Animal assisted therapy offers a plethora of opportunity

Laurel Kraus, Managing Editor

Despite the fact that occurrences of animal assisted therapy have been taking place since the 1700s, there have not been many large-scale research studies to assess its effectiveness.

“Animal assisted interventions is the overarching umbrella of people who do human/animal interactions in general,” said Amy Johnson, director of the Online Animal Assisted Therapy Certificate Program at Oakland University. “If you’re doing therapy, you have a person who is trained in a specific profession who operates within their scope of practice, but they’re working with an animal with intentionality.”

In the 1700s, psychiatric hospitals would use birds and small animals to interact with the patients, which allowed them to focus on nurturing and empathy so that they required less medication and were less violent.

In the 1860s, Florence Nightingale utilized an owl named Athena for a similar technique with those suffering from chronic illness.

In the 1960s, Doctor Boris Levinson became the father of animal assisted interventions. Sigmund Freud even used a Chow named Jofi to get a better temperature from his patients.

“I think we live in a very individualistic culture and we tend to not want to reach out for help and show any vulnerability, and sometimes a friendly, fuzzy, warm dog can be a safe place to do that,” said Angela Moe, professor in Sociology at Western Michigan University. “We might not trust another human but maybe we’ll trust a dog.”

While dogs are the number one therapy animal and horses are number two, others include pocket pets such as rabbits and guinea pigs. Johnson reported one practitioner is even training a therapy snake.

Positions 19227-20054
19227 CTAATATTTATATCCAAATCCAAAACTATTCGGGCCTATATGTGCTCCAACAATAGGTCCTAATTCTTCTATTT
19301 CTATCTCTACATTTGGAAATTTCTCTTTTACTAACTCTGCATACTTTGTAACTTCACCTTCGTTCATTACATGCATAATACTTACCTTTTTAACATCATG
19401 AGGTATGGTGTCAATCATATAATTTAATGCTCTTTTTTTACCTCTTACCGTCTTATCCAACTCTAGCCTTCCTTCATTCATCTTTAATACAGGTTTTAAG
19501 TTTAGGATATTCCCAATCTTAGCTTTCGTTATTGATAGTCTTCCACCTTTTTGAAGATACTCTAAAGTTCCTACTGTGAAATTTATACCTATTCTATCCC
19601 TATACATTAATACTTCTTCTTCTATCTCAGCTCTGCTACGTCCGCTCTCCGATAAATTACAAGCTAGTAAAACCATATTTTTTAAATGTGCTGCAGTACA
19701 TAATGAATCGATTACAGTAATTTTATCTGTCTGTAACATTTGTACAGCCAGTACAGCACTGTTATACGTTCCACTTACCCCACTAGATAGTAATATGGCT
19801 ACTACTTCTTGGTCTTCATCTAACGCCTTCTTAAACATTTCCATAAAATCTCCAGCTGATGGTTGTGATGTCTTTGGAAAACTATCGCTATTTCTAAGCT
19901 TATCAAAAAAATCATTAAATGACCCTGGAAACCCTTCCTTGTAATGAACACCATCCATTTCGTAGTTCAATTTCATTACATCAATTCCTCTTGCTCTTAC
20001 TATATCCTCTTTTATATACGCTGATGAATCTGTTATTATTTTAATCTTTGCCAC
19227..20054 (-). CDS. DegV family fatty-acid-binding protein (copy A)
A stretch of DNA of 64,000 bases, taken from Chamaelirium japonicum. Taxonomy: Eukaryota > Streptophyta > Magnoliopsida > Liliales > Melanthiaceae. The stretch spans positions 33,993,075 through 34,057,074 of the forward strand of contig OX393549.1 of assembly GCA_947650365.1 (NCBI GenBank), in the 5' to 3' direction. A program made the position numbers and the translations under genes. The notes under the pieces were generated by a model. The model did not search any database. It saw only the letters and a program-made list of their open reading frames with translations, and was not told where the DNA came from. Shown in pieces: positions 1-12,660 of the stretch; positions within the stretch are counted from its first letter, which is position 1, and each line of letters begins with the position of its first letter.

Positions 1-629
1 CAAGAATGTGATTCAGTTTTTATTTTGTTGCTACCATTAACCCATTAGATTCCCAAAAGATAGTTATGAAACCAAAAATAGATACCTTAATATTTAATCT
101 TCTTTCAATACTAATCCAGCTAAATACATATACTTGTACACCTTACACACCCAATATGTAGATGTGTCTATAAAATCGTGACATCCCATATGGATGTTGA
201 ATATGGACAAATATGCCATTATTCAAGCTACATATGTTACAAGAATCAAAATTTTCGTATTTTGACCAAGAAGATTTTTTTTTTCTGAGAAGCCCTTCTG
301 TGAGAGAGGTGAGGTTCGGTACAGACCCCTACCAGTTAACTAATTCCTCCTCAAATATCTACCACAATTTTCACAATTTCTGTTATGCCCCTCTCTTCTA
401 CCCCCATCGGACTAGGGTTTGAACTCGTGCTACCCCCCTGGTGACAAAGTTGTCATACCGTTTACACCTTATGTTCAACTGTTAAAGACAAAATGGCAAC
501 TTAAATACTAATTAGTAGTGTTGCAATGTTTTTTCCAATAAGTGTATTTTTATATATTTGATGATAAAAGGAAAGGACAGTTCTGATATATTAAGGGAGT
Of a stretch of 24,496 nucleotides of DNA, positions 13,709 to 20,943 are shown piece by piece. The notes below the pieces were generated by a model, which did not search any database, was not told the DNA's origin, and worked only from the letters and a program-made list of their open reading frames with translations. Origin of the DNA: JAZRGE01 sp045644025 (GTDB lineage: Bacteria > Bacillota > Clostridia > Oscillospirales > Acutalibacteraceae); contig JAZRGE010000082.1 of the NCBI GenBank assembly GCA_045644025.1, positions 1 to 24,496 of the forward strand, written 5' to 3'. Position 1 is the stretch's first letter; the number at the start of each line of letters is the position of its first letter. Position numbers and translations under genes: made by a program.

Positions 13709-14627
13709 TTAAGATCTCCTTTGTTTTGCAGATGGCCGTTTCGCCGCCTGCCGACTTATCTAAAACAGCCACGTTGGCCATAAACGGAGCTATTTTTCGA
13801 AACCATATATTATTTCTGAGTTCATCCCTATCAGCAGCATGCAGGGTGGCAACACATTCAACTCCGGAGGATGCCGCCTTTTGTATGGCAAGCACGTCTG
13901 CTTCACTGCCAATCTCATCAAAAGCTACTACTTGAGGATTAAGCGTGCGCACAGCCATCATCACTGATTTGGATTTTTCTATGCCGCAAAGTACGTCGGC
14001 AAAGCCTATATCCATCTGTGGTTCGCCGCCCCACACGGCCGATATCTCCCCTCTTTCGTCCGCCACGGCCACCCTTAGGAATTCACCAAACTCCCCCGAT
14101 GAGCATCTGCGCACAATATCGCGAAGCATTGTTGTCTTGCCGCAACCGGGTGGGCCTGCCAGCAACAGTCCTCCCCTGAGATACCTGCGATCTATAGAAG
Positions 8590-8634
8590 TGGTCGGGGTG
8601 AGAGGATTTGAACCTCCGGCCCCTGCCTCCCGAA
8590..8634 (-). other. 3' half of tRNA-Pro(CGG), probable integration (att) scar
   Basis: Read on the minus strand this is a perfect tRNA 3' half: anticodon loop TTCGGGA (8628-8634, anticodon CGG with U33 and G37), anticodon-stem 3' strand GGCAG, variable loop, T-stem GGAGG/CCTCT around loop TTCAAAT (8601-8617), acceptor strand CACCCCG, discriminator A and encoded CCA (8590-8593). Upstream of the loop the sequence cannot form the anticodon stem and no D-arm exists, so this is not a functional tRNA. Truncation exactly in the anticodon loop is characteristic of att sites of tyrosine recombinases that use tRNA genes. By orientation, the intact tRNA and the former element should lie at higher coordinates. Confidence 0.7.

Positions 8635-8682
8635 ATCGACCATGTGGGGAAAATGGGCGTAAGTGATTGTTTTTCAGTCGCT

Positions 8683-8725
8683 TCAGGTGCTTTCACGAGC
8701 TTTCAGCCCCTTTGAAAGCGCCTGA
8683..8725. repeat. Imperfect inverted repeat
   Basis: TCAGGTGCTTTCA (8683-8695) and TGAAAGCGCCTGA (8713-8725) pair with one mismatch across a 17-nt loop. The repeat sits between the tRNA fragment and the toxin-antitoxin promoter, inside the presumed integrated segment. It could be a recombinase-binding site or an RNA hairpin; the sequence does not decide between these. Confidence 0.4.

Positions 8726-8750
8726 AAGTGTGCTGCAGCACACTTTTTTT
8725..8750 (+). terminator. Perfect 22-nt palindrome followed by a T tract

Utilizing these animals in therapy can come in many different forms.

Mental health providers might work with animals, such as a dog, to allow the client to share feelings that he or she wouldn’t want to admit or even realize about his or herself. Johnson once worked with a 9-year-old girl who was able to speak about herself through suggestions of how to prevent a dog from getting anxious.

In occupational therapy, a client can brush a dog rather than making the same motions on a machine, which makes the person more motivated to participate. This causes cortisol levels to go down so the ability to heal is quicker.

At risk youth is an especially popular area for animal assisted therapists, according to Johnson who worked with detention kids.

She would bring in rescue dogs who the children could relate too, and it would cause them to feel safer.

“One of the kids, he was always like ‘I’m fine, I’m good, I can handle this,’ but when he first started working with this dog, he kept saying things like ‘I wonder how he does at night, do you think he’s scared, do you think he doesn’t like having the lights off?’” Johnson said. “Which said to me, okay he’s not feeling safe and comfortable at night.”

Therapy animals can even be used in speech therapy where one might practice sounds to an animal who won’t judge, such as ‘s’ sounds using sit and stay.

Moe stated animal assisted therapy is a resource that could be utilized far more.

“My feeling is, if there’s something we can do to help people feel better and healthier, why not do it?” she said.

On February 1-2, 2019, experts Patricia McConnell and Melissa Winkle will be speaking on animal assisted interventions at OU.